The Top 3 Sources of Communication Breakdowns

FACT: All external input—what you see, hear, taste, smell and touch—is filtered through the emotional center of the brain before you are able to use your cognitive brain.

RESULT: All information is distorted, no matter how logical you think you are.

OUTCOME: Three major causes of communication breakdowns:

1. What You Assumed Would Happen (assumptions)

You have ideas about how people will act and what they will say prior to any given situation. Then, when in the situation, you judge what is right and good based on what you assumed would happen. Your assumptions keep you locked into a point of view that keeps you from seeing what else is possible.

2. What Didn’t Happen (expectations)

You also judge people based on how much their behavior differed from what you desired to occur, whether you had any idea how they would respond or not. If you do not get what you want, especially personally (respect, understanding, appreciation, attention, love, control, safety, praise, time or space), your brain will be consumed with finding faults and looking for either ways to attack someone or ways to escape from the situation.

3. What Happened in Your Point of View (perception)

Everyone sees and interprets situations differently based on past experiences and current knowledge. Add this selective perspective to your assumptions and desires and you will find that misunderstandings are inevitable.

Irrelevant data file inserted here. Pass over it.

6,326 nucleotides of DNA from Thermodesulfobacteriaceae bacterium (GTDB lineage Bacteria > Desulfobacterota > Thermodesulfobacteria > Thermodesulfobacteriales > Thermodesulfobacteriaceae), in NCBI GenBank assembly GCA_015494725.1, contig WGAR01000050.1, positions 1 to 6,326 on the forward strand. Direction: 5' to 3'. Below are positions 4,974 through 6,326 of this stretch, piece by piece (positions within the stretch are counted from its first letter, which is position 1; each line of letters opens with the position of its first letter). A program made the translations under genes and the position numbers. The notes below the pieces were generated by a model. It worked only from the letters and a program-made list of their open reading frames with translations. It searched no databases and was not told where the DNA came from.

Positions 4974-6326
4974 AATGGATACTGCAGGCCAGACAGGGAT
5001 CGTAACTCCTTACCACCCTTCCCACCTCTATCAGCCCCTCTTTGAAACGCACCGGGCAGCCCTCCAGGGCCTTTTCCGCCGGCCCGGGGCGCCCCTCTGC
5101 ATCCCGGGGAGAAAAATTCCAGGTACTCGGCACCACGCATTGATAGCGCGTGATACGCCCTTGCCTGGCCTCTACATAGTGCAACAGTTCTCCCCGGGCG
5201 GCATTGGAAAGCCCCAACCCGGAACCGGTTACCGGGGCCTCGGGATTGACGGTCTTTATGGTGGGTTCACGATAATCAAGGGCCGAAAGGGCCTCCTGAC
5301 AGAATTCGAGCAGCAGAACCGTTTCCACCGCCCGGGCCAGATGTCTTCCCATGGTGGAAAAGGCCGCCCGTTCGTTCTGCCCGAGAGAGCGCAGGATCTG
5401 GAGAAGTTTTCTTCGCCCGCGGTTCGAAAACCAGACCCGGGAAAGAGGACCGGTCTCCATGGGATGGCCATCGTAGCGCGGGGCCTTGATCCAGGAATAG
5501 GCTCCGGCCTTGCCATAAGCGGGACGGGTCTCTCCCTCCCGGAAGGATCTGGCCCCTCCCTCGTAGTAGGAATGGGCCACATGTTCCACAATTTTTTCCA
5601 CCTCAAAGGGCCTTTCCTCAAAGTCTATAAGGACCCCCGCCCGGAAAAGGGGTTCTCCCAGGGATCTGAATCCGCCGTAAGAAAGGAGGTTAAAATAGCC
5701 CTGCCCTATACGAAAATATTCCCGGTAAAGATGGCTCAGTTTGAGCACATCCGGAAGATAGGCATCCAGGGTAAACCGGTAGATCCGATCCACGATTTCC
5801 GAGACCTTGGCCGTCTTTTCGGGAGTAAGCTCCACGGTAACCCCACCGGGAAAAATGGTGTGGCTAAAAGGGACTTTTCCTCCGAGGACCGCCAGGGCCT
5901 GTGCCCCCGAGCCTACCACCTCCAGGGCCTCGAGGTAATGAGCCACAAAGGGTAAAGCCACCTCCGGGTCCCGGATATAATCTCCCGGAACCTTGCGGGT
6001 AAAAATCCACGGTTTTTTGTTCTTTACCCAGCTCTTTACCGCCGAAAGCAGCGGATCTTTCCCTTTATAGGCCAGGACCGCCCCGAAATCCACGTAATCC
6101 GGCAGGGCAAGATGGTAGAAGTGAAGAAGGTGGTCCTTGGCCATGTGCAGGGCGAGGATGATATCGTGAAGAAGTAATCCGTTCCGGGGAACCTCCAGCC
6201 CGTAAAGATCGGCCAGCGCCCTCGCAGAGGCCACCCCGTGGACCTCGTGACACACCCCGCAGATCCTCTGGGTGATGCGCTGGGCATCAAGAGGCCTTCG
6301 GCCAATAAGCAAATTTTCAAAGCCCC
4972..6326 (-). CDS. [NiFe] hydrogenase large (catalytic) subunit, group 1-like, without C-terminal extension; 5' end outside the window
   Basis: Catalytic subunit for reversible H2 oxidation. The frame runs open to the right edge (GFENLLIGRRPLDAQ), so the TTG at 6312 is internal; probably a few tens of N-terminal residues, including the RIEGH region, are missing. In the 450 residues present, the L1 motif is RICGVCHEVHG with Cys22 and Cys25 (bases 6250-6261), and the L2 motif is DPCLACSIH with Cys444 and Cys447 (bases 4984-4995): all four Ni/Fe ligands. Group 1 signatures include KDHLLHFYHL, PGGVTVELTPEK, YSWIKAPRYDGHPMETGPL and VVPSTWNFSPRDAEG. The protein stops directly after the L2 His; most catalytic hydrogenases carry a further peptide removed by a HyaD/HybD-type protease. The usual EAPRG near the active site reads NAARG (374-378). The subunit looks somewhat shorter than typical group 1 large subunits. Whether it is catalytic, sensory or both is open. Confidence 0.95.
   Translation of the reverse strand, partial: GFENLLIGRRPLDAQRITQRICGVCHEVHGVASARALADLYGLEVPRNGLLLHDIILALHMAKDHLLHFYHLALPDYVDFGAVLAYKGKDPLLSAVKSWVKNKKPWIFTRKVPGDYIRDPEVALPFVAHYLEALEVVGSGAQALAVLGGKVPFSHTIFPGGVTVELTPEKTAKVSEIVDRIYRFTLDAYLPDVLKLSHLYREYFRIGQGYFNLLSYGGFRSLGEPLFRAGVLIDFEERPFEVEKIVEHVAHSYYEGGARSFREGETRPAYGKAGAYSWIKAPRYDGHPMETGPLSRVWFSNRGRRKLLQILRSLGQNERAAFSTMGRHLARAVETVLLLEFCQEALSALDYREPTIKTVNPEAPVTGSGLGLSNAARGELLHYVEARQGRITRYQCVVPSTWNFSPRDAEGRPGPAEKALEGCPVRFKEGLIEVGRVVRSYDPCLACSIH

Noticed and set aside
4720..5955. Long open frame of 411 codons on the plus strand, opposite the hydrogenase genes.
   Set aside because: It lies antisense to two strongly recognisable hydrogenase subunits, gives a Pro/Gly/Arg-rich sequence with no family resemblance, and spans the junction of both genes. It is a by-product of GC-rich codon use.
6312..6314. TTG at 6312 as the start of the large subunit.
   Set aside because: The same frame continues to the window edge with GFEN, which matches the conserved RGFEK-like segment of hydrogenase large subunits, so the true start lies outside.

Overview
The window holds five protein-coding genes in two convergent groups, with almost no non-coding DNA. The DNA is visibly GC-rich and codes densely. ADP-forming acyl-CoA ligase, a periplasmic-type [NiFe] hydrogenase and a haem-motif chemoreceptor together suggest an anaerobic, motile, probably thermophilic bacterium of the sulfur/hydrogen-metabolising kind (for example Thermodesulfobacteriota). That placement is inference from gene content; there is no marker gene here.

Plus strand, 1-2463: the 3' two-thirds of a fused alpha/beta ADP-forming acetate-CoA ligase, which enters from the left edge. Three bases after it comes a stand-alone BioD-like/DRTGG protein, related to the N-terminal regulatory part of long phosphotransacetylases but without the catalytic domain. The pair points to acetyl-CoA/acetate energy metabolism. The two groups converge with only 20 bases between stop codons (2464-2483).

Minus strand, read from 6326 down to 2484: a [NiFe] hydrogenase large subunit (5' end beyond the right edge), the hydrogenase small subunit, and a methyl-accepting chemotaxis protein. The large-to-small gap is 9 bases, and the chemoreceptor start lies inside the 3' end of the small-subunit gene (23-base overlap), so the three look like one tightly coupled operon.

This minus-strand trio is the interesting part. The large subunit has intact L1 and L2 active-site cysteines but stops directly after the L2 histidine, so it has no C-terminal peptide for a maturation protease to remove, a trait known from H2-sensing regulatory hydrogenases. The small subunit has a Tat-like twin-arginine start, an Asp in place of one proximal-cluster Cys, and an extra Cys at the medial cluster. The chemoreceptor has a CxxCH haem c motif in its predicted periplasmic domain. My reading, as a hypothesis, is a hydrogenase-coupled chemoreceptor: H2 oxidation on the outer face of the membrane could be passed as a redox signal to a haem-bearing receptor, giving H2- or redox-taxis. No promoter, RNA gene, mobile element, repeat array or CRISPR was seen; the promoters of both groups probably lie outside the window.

TIPS:

1. Quiz your brain.

a. Ask yourself if you have any assumptions about the situation that might get in the way of seeing new possibilities.

b. Ask your body what emotional state it is feeling in the moment. If you sense any anger or fear in your body (check in with your stomach, your chest and your throat), ask yourself what you wanted to happen that did not. Be honest. No matter if you see yourself as a logical, non-emotional person, you are human meaning your social needs supersede your logical analysis. If you discover what you wanted to happen but did not, ask yourself if you can ask for what you socially need. If not, can you get your needs met in another way?

 

2. Explain your reactions more than you think you need to. Describe your point of view. Ask others to describe why they are thinking, acting and feeling in the moment. Be curious. Accept differences as a matter of course. Then be willing to negotiate desired outcomes based on what everyone wants and needs.

 

3. Expect the unexpected. Rarely do things turn out as we expected or assumed. Yet we still react when what happens doesn’t match what we wanted or hoped for. On the other hand, if you expect twist and turns in any situation, then you have less to protect. Go with the flow and life will feel much smoother.

 

Although you may not be able to see eye to eye, you can see brain to brain with better communication habits.

Marcia Reynolds provides coaching and leadership training for organizations worldwide. Contact her for more information or if you have any questions about this post.

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